A separate example is to not repeat the same words in the sentence, by using です to substitute. For example, this sentence is awkward (again, adapted from the book):


Where as this sounds more smooth:


Again, both of these in English mean “In the garden of my house is a tall tree.” The difference is that the first sentence uses the verb ある twice, where as the second sentence substitutes the second ある with です. More on using です can be found in the most excellent Japanese language guide by Tae Kim.

But also, I learned a lot of other useful tips that would work in English too:

  • Decide on your topic ahead of time. It will help focus your essay more.
  • Use your five senses to describe things, rather than just explaining them.
  • Write the first draft out first, then edit. Don’t get bogged down halfway through trying to fix things.
  • Don’t be afraid to proofread.
  • Brevity is good; it’s OK to break up long, droning sentences into shorter ones.

So, how’d my essay go? Pretty good actually. The Japanese moms probably enjoyed the essay more than the kids did, but overall it went pretty well, even though I started speaking too fast (a perennial issue).

If you’re in the same boat, and looking for tips on writing essays in Japanese, hopefully this page will help. Once you get the hang of it, it’s not actually that hard, and is even kind of fun. There’s nothing quite like expressing your thoughts and feelings in a foreign language. 🙂

1 Which was a huge help in writing my other blog. 🙂

Which is the Highest Teaching in Buddhism?

One of the features of Buddhism is that it has no central authority. The Buddhist advised his disciples in the Maha-Parinibbana Sutta (DN 16 of the Pali Canon):

Then the Blessed One said to Ven. Ananda, “Now, if it occurs to any of you — ‘The teaching has lost its authority; we are without a Teacher’ — do not view it in that way. Whatever Dhamma & Vinaya I have pointed out & formulated for you, that will be your Teacher when I am gone. (trans. Ven Thanissaro Bhikkhu)

However, over countless generations, across many parts of the Buddhist world, this has led to a lot of question and discussion about what is the highest and most important of the Buddha’s teachings?

Countless priests and teachers have tried organizing the jumbled mess of disparate Buddhist teachings and sutras that comprise the corpus of Buddhism into a hierarchy. Inevitably there is some teaching at the top that is the highest teaching with other texts and teachings complementing or leading up to it.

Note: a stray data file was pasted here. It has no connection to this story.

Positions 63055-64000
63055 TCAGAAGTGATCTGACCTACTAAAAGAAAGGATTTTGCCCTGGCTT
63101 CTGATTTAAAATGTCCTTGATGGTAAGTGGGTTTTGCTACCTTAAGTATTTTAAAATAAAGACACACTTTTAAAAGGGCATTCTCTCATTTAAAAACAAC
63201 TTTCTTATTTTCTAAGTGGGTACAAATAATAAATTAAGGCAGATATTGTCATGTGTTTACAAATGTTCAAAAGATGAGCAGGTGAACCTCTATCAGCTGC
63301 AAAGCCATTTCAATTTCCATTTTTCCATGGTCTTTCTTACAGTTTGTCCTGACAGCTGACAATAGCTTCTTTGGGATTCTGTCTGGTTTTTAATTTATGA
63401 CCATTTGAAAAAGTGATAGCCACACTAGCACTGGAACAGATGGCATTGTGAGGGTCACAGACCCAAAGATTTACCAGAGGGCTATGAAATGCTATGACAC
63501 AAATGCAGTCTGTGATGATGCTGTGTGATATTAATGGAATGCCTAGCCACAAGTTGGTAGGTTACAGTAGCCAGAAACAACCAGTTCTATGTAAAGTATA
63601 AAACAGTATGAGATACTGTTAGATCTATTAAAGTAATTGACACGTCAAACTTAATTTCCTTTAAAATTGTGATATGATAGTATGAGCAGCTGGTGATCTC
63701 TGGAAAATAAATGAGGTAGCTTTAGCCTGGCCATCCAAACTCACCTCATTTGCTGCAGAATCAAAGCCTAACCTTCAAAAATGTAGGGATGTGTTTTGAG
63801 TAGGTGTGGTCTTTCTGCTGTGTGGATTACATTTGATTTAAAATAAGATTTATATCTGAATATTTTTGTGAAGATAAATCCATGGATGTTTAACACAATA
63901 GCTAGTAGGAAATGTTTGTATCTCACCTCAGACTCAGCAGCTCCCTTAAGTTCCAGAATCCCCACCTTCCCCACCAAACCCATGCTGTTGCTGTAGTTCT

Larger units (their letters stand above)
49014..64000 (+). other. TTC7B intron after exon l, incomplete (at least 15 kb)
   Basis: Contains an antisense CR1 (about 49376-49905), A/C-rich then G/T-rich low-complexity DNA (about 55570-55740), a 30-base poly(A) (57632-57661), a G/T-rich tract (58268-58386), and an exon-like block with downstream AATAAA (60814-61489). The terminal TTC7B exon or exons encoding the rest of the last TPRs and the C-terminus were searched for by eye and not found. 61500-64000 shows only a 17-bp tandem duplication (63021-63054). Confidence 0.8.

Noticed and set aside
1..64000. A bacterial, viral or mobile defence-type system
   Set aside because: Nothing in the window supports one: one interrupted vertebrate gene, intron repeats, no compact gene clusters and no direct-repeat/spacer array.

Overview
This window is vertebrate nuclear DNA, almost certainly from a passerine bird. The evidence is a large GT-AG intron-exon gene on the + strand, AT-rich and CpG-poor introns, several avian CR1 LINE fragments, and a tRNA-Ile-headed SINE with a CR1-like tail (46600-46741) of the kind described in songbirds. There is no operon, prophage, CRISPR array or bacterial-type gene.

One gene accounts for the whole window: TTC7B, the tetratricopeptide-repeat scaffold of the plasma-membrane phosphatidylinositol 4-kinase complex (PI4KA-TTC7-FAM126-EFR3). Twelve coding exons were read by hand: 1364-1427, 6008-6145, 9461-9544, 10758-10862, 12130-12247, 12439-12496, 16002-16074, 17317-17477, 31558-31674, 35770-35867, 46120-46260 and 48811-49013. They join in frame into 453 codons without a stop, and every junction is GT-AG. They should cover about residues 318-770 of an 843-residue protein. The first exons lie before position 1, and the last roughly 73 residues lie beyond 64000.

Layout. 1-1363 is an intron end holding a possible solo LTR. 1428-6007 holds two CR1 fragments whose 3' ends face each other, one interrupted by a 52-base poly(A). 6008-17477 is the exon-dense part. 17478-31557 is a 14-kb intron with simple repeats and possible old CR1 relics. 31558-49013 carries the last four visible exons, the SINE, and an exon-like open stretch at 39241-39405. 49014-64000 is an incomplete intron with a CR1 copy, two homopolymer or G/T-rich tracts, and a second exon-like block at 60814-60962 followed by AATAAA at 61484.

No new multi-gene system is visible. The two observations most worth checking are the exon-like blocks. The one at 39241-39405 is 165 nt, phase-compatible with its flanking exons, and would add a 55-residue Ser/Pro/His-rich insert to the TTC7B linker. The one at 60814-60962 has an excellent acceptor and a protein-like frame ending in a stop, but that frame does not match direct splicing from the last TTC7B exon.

Many Buddhist schools even today are basically built around one hierarchy or another. Then there is the anti-intellectual strain that tries to throw it all away claiming “fingers pointing at the moon”.

So how does one make sense of all this? Which one is the highest teaching?

I tend to take the practical approach and say that whichever teaching or sutra is the most meaningful for you is the one you should treat as the highest teaching. I don’t mean this as an “anything goes” approach, but rather the one the inspires and benefits you the most and keeps you motivated to follow and practice the Buddhist teachings.

This utilitarian approach runs against the more theoretical arguments of Buddhists past and present but I don’t really care. If a teaching is touted as the best and most important in Buddhism, but has no resonance or is incomprehensible, what use is it to you?

Further, your outlook will change and evolve as your understanding of Buddhism also deepens so what seems like the best and most useful sutra to you will change. In my younger years, I was really fixated on the Heart Sutra, then later the Amitabha Sutra (a.k.a. The smaller Sukhavati Vyuha Sutra), and these days it’s a mix of the Lotus Sutra and the Diamond Sutra. And it may change again.

That’s normal and nothing to be ashamed of. The point is, don’t stop moving forward. Always be growing, learning and maturing as a person until the very end.